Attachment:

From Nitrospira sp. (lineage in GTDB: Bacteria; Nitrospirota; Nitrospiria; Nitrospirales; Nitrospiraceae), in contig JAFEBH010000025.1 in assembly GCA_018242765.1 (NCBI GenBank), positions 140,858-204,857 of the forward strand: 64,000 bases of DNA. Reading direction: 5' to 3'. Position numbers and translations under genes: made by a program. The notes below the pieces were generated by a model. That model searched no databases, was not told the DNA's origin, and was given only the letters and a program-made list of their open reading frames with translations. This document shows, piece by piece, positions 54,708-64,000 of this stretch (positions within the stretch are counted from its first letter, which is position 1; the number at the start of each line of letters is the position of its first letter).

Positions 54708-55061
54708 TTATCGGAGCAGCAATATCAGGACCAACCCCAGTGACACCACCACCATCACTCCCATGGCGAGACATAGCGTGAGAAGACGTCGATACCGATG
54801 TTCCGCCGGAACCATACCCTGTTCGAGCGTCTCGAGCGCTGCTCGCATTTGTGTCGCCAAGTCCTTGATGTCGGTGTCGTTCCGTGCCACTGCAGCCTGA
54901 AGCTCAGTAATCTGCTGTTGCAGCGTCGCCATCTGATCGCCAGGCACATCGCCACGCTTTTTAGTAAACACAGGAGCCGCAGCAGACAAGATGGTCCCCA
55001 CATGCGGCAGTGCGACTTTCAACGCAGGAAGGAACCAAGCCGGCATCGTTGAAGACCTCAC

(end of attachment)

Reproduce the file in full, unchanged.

From Nitrospira sp. (lineage in GTDB: Bacteria; Nitrospirota; Nitrospiria; Nitrospirales; Nitrospiraceae), in contig JAFEBH010000025.1 in assembly GCA_018242765.1 (NCBI GenBank), positions 140,858-204,857 of the forward strand: 64,000 bases of DNA. Reading direction: 5' to 3'. Position numbers and translations under genes: made by a program. The notes below the pieces were generated by a model. That model searched no databases, was not told the DNA's origin, and was given only the letters and a program-made list of their open reading frames with translations. This document shows, piece by piece, positions 54,708-64,000 of this stretch (positions within the stretch are counted from its first letter, which is position 1; the number at the start of each line of letters is the position of its first letter).

Positions 54708-55061
54708 TTATCGGAGCAGCAATATCAGGACCAACCCCAGTGACACCACCACCATCACTCCCATGGCGAGACATAGCGTGAGAAGACGTCGATACCGATG
54801 TTCCGCCGGAACCATACCCTGTTCGAGCGTCTCGAGCGCTGCTCGCATTTGTGTCGCCAAGTCCTTGATGTCGGTGTCGTTCCGTGCCACTGCAGCCTGA
54901 AGCTCAGTAATCTGCTGTTGCAGCGTCGCCATCTGATCGCCAGGCACATCGCCACGCTTTTTAGTAAACACAGGAGCCGCAGCAGACAAGATGGTCCCCA
55001 CATGCGGCAGTGCGACTTTCAACGCAGGAAGGAACCAAGCCGGCATCGTTGAAGACCTCAC